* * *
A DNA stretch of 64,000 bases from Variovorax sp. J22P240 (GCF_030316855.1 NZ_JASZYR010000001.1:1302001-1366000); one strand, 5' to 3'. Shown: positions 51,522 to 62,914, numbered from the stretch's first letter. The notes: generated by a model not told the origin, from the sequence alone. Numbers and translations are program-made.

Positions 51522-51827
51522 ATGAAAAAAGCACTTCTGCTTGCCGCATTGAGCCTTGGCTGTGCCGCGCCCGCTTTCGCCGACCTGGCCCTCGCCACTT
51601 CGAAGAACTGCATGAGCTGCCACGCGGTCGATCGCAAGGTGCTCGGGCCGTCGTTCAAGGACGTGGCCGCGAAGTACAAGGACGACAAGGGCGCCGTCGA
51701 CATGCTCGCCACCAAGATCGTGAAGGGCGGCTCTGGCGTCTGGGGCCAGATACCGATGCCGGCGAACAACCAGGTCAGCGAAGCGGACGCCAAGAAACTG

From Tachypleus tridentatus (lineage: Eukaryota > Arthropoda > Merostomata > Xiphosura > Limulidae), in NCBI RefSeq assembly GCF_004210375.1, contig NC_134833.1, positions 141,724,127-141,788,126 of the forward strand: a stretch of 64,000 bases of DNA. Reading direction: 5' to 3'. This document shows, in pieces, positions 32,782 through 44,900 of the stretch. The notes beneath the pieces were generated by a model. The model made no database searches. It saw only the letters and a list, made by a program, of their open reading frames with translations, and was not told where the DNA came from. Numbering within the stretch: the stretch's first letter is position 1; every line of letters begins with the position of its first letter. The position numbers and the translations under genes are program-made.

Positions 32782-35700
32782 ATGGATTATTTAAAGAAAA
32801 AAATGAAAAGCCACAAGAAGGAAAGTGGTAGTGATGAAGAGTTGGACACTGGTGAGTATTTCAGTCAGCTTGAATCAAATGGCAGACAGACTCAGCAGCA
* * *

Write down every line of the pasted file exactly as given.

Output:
A DNA stretch of 64,000 bases from Variovorax sp. J22P240 (GCF_030316855.1 NZ_JASZYR010000001.1:1302001-1366000); one strand, 5' to 3'. Shown: positions 51,522 to 62,914, numbered from the stretch's first letter. The notes: generated by a model not told the origin, from the sequence alone. Numbers and translations are program-made.

Positions 51522-51827
51522 ATGAAAAAAGCACTTCTGCTTGCCGCATTGAGCCTTGGCTGTGCCGCGCCCGCTTTCGCCGACCTGGCCCTCGCCACTT
51601 CGAAGAACTGCATGAGCTGCCACGCGGTCGATCGCAAGGTGCTCGGGCCGTCGTTCAAGGACGTGGCCGCGAAGTACAAGGACGACAAGGGCGCCGTCGA
51701 CATGCTCGCCACCAAGATCGTGAAGGGCGGCTCTGGCGTCTGGGGCCAGATACCGATGCCGGCGAACAACCAGGTCAGCGAAGCGGACGCCAAGAAACTG

From Tachypleus tridentatus (lineage: Eukaryota > Arthropoda > Merostomata > Xiphosura > Limulidae), in NCBI RefSeq assembly GCF_004210375.1, contig NC_134833.1, positions 141,724,127-141,788,126 of the forward strand: a stretch of 64,000 bases of DNA. Reading direction: 5' to 3'. This document shows, in pieces, positions 32,782 through 44,900 of the stretch. The notes beneath the pieces were generated by a model. The model made no database searches. It saw only the letters and a list, made by a program, of their open reading frames with translations, and was not told where the DNA came from. Numbering within the stretch: the stretch's first letter is position 1; every line of letters begins with the position of its first letter. The position numbers and the translations under genes are program-made.

Positions 32782-35700
32782 ATGGATTATTTAAAGAAAA
32801 AAATGAAAAGCCACAAGAAGGAAAGTGGTAGTGATGAAGAGTTGGACACTGGTGAGTATTTCAGTCAGCTTGAATCAAATGGCAGACAGACTCAGCAGCA